When you think of the figures in film history that are household names, several examples spring to mind: directors like Alfred Hitchcock, Steven Spielberg, and Orson Welles, and actors like James Stewart, Marilyn Monroe, and Marlon Brando. How about really early Hollywood names? Well, there’s Charlie Chaplin, you say. And also…well…err, yes, Chaplin.
But if there’s any name that (also) deserves a status in film history as large as the heads on Mount Rushmore, it’s DOUGLAS FAIRBANKS.
While everyone and their grandmother and their family dog knew Doug’s name back in the silent era, he’s somewhat forgotten today, even though his influence can still be seen in action movies and superhero sagas. But, all is not lost. Happily for silent fans, general movie fans, and Doug himself, the immense accomplishments and pop culture influence of this man are now enshrined in a brand-new biography, The First King of Hollywood: The Life of Douglas Fairbanks by Tracy Goessel.
Goessel’s information-packed Doug Opus (eight years in the making!) covers every stage of his life, from his early childhood to his theatrical career to his triumphant leap onto the big screen to the quiet winding down to his relatively young death. The amount of meticulous, thorough, and scrupulously balanced research is awe-inspiring. She wastes no time in addressing shaky rumors and assumptions–almost every page corrects errors, clarifies misunderstandings, and examines the many tall tales Fairbanks liked to tell about his life. Everything is sourced, and even reminisces from people who worked with him are checked for accuracy (something which doesn’t happen nearly often enough). This book can surely be seen as the last word on Doug. I’m also going to proclaim it as the Gold Standard for all future entertainer biographies.
Perhaps most intriguingly, we get a detailed look at Fairbanks’s famous relationship with America’s Sweetheart Mary Pickford. Several books have covered their romance, marriage, and divorce in detail, but Goessel’s book tops them all. Not only do we “see” Doug and Mary as real, vivid individuals (something other books often lack), but we even get to “hear” their voices. Thanks to the author’s purchase of their honest-to-gosh love letters at an auction (could a more fitting stroke of fate be imagined?), we get to read of their love affair and subsequent romantic ups and downs with the help of some of their own words.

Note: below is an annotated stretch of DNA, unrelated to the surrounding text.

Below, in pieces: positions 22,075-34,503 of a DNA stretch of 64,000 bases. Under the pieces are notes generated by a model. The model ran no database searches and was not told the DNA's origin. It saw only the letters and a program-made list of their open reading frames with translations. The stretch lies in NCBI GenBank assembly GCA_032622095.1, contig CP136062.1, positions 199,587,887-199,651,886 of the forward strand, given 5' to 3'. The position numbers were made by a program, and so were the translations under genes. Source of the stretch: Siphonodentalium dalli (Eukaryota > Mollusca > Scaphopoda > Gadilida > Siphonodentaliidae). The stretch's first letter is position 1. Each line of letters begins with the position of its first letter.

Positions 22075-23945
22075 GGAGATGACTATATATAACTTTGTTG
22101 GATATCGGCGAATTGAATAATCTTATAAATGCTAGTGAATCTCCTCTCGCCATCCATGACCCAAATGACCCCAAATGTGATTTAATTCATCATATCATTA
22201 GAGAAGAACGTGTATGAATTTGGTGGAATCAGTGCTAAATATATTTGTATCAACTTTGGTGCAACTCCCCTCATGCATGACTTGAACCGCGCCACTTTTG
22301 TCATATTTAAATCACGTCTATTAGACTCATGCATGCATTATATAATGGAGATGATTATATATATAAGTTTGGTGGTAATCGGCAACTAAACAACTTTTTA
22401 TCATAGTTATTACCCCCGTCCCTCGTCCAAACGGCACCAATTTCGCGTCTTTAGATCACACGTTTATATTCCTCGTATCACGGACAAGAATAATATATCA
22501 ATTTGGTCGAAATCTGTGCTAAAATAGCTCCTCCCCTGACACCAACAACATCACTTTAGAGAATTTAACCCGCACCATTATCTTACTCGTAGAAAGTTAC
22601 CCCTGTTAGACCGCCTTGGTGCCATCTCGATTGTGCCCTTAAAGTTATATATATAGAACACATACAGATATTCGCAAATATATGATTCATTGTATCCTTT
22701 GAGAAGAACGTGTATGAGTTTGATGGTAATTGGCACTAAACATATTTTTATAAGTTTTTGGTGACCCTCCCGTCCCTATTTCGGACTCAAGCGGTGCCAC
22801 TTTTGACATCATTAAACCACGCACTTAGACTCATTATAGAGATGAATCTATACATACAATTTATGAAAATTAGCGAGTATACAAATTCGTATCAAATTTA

That, in itself, is delightful enough, but equally of interest is Goessel’s readable writing style. For example: if there’s one thing many silent stars had in common, its those lengthy stage careers. Forgotten plays, popular with audiences now gone and staged in theaters torn down decades ago, now have to be recounted by the biographer in detail–which can be tough for some readers’ attention spans. There’s no such difficulty with Goessel’s writing, which stays breezy as Fairbanks himself and helps us clearly understand the evolution of his style of acting.
You come away from this book feeling like you know Doug, both as a world-famous screen personality and as a man–hardworking above all, impatient and flawed at times, and always crackling with good humor and that energy that never seemed to quit. It’s clear that the movies wouldn’t have been the same without him–and neither would the concept of the All-American Hero that lit up the imaginations of so many of our grandparents and great-grandparents.
Actress Mary Astor later said of him, in a statement very fitting for this buoyant star immortalized in his films: “It was all fun for him…He wasn’t an actor at all. To me, he was an effect; he was a wonderful effect.”